I've heard the exact same thing as CDaughtry. Everything since around 2007 has been exclusively Fiji Honduras mahogany.

The Fiji Honduras mahogany is actually very sought after and from many luthiers I know is very comparable to the old growth South American Honduras mahogany. Don't let the hype fool you that the only killer wood is the wood not being used anymore. The Fiji Honduras mahogany is some really kick ass wood.

What is "Fiji Honduras Mahogany"? That sounds totally made up, especially since Honduras is in Central America and Fiji is an island THOUSANDS of miles away, and actually closer to Australia. Two totally different species of wood if you're talking about Honduras/Honduran Mahogany and Mahogany harvested from Fiji.
 

marshall1987

Well-known member
Joined
Jan 30, 2005
Messages
3,270
CD thanks for the inside scoop on the wood Gibson sources and procures for the Custom Shop. Do you have any idea on how old the mahogany trees are (on average) when they are cut down in the sustainable forest plantations? My guess is 30 to 40 years old, but I may be off.
 

CDaughtry

Les Paul Forum Co-Owner and Moderator
Joined
Jul 16, 2001
Messages
12,646
What is "Fiji Honduras Mahogany"? That sounds totally made up, especially since Honduras is in Central America and Fiji is an island THOUSANDS of miles away, and actually closer to Australia. Two totally different species of wood if you're talking about Honduras/Honduran Mahogany and Mahogany harvested from Fiji.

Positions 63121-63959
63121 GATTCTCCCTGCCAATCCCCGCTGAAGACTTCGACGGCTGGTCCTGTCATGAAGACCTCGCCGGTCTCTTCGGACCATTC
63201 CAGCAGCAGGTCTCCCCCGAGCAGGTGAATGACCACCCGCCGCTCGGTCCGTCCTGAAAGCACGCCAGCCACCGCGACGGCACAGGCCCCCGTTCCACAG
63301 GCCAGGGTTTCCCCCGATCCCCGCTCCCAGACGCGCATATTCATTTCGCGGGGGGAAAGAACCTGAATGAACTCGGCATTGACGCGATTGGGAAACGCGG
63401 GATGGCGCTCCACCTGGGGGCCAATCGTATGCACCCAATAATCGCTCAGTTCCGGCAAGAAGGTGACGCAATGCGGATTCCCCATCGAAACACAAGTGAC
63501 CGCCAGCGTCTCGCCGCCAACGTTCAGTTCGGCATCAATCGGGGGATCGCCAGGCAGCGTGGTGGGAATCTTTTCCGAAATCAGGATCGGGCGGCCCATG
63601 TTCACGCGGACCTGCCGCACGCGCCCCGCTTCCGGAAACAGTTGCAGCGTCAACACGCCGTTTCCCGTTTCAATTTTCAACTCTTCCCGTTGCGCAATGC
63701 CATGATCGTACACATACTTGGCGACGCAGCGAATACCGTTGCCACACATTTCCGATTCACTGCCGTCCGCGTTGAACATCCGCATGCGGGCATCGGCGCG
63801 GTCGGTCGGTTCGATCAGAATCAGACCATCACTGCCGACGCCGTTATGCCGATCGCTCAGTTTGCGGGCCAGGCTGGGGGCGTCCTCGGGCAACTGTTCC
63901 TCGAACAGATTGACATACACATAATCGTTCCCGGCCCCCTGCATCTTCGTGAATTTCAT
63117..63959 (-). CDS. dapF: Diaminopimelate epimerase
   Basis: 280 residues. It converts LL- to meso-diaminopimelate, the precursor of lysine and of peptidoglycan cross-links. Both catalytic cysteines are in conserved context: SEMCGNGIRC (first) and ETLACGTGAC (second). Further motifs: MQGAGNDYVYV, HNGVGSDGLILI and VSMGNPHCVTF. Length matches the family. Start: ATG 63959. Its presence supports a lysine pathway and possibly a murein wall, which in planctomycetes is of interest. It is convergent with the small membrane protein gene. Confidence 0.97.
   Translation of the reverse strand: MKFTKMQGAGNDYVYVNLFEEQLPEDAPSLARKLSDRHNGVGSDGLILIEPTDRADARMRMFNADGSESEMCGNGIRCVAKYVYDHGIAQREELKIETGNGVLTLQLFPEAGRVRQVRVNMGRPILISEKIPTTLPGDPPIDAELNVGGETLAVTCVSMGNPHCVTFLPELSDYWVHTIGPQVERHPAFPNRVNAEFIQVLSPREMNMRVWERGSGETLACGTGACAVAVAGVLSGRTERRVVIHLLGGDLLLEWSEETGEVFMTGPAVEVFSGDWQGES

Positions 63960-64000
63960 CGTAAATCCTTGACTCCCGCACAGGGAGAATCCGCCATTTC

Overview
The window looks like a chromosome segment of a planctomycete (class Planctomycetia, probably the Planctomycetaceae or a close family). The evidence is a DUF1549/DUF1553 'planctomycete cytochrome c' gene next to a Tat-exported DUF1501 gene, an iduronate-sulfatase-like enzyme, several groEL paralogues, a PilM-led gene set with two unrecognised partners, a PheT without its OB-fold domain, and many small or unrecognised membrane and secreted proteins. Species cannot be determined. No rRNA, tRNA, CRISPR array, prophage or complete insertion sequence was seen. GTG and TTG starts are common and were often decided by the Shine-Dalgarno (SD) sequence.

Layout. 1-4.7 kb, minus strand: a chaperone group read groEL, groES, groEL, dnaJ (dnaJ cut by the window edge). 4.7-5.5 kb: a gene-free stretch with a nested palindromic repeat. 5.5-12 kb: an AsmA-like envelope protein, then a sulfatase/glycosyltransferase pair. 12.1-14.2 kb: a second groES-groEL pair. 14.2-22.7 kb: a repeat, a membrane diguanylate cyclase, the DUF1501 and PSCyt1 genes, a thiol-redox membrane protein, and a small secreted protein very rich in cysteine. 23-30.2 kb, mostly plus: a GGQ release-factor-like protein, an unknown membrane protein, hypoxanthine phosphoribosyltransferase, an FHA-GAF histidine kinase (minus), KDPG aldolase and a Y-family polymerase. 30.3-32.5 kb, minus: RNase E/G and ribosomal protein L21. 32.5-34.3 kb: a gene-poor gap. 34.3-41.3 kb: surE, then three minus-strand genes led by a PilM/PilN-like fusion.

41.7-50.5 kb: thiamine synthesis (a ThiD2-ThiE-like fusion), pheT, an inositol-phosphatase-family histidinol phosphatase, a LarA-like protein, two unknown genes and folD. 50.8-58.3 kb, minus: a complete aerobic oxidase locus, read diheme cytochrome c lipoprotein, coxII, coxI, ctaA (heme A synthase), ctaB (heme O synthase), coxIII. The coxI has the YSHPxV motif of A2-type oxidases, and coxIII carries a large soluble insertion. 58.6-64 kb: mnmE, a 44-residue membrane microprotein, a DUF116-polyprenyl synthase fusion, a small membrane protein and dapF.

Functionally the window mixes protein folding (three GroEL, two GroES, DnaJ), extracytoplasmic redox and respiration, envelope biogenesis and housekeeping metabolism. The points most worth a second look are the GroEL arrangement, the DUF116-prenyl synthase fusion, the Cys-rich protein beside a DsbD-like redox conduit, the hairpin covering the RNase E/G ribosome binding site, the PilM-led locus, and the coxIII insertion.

I may not be getting this story entirely right, but Edwin told me that back in the WW2 era, seeds from Honduras Mahogany were brought to Fiji and that is what now makes up the majority of their forests. But you are correct, the climates are significantly different. Edwin says the wood grows faster in Fiji because of the climate there.
 

CDaughtry

Les Paul Forum Co-Owner and Moderator
Joined
Jul 16, 2001
Messages
12,646
CD thanks for the inside scoop on the wood Gibson sources and procures for the Custom Shop. Do you have any idea on how old the mahogany trees are (on average) when they are cut down in the sustainable forest plantations? My guess is 30 to 40 years old, but I may be off.

I do not. I didn't ask him that, and he didn't volunteer it.:jim
 

Scottg32

New member
Joined
May 10, 2022
Messages
11
I may not be getting this story entirely right, but Edwin told me that back in the WW2 era, seeds from Honduras Mahogany were brought to Fiji and that is what now makes up the majority of their forests. But you are correct, the climates are significantly different. Edwin says the wood grows faster in Fiji because of the climate there.
What are the tonal differences between Honduran Mahogany and Fiji?
 

Gino753

Active member
Joined
Jan 26, 2018
Messages
176
What are the tonal differences between Honduran Mahogany and Fiji?
I would say, that the subtle differences, lend to specific tastes..like in the culinary world, there are eel farts, and eel farts with mint lemon grass jelly

The latter has mellow earthy notes, with a sharp bite…(Fiji grown mahogany) and Honduran mahogany is ..well…just plain …ie..plain eel farts

Hopefully that helps